GARDEN CITY, S.C. (WBTW) — A Myrtle Beach sand renourishment project is planned to start for North Myrtle Beach, Myrtle Beach, Surfside Beach, Garden City and Pawleys Island.

Myrtle Beach recently put up sand fencing around 10 miles of beach to help build up sand dunes until the project begins.

A U.S. Army Corps of Engineers told News13 that renourishment is not aimed at making beaches look pretty. Instead, the federal funds and taxpayer dollars being spent are meant to protect the people and infrastructure behind the dunes.

“Hurricane Ian came by last fall. It was barely a category one, but we were all on the wrong side of it,” said Mark Kruea, a Myrtle Beach city spokesperson. “So, the storm surge, which was greater than we expected, flattened the sand dunes and that’s what sand dunes are there for, but we need a beach renourishment.”

The Corps of Engineers said Hurricane Ian did more damage than initially reported, and because of that, the corps will do an emergency renourishment at the cost of the federal government.

Kruea said that typically, the city would have to pay 17.5%.

“We don’t know yet when exactly it’ll occur, next year, could potentially be early 2025 — they’re doing the whole coast of South Carolina,” he said. “So, it depends where we fall in that project and what point they start to get to Myrtle Beach.”

Dudley Patrick, the renourishment project manager, said they are currently working with their partners in the state.

“The sponsors, the nonfederal sponsors have certainly obligations including providing all necessary real estate access, etc. for the construction to begin,” Patrick said.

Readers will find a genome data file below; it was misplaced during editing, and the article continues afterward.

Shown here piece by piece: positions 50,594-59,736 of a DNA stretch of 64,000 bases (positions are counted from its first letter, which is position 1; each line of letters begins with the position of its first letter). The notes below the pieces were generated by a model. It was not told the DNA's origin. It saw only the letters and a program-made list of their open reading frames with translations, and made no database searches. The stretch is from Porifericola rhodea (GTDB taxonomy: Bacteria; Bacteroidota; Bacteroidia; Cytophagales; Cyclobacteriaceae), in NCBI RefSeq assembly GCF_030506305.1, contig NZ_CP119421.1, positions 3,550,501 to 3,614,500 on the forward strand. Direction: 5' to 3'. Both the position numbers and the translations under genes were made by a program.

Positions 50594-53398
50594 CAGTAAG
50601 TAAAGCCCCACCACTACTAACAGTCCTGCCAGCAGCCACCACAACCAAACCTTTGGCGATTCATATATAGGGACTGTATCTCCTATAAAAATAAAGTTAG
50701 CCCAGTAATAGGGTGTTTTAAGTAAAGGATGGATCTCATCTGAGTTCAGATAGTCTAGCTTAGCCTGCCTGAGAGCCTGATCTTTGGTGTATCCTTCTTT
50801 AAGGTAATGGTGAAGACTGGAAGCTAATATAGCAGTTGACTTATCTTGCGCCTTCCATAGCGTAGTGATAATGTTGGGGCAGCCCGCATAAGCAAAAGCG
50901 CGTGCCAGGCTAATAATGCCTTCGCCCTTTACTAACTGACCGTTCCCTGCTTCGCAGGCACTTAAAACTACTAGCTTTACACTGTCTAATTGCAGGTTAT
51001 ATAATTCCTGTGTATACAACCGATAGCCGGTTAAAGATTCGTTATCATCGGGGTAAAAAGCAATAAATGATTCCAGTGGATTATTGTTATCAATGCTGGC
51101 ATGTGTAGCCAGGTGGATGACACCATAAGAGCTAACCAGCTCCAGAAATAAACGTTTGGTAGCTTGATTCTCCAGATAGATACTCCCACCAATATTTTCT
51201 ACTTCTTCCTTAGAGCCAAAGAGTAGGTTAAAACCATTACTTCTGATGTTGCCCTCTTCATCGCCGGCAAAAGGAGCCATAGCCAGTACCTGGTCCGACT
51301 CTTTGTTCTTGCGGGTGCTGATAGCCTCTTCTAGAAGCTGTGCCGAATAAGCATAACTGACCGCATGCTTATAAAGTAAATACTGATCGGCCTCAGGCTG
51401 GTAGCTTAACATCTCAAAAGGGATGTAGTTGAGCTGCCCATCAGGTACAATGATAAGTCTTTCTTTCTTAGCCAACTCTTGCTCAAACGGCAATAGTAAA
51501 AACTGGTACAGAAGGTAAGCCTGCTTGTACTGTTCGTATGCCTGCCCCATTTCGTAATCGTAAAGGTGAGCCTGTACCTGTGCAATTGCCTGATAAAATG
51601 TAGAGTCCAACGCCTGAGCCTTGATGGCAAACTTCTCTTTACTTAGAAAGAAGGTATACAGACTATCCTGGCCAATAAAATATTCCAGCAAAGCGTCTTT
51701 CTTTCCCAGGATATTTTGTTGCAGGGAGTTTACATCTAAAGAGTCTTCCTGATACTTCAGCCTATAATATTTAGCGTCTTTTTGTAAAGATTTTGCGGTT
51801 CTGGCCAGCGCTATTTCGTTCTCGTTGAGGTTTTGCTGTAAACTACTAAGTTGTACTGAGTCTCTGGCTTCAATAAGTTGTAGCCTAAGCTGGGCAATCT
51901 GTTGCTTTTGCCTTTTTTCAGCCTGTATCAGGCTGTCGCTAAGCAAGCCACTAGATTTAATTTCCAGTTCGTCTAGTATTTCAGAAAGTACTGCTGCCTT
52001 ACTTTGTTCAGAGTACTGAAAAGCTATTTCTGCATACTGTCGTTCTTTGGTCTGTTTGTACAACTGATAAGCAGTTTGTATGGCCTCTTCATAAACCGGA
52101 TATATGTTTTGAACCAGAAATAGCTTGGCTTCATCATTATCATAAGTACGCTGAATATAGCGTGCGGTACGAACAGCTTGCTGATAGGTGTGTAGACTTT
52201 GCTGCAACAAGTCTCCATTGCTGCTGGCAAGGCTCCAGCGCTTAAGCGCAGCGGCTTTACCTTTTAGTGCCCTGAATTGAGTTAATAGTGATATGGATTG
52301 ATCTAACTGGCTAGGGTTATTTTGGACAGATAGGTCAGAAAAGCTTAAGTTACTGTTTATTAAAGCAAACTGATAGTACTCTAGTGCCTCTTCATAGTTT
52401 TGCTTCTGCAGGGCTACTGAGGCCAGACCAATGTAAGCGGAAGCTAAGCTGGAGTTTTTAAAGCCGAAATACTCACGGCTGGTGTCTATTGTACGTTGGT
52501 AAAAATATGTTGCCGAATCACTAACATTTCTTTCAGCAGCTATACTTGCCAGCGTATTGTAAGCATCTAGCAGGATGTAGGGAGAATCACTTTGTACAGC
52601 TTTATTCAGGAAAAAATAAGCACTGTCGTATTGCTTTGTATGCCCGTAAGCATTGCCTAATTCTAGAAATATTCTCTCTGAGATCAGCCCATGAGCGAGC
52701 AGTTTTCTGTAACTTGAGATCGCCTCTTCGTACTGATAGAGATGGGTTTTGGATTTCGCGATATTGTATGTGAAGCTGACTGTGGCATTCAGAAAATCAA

Patrick said the process they go through is the same from year to year from event to event. The damages and where they happen, however, change based on the nature of the storm.

“National and natural disasters, the congress of the United States . . . and I’m not an expert on the funding stream itself but congress authorizes funds to address damages occurred by these natural disasters,” Patrick said.

Kruea said the crews usually move a block at a time and take about a week per block. The beach is still usable during the renourishment.

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Jackie LiBrizzi is a multimedia journalist at News13. Jackie is originally from Hamilton, New Jersey, and was raised in Piedmont, South Carolina. Jackie joined the News13 team in June 2023 after she graduated as a student-athlete from the University of South Carolina in May 2023. Follow Jackie on X, formerly Twitter, Facebook, or Instagram, and read more of her work here.

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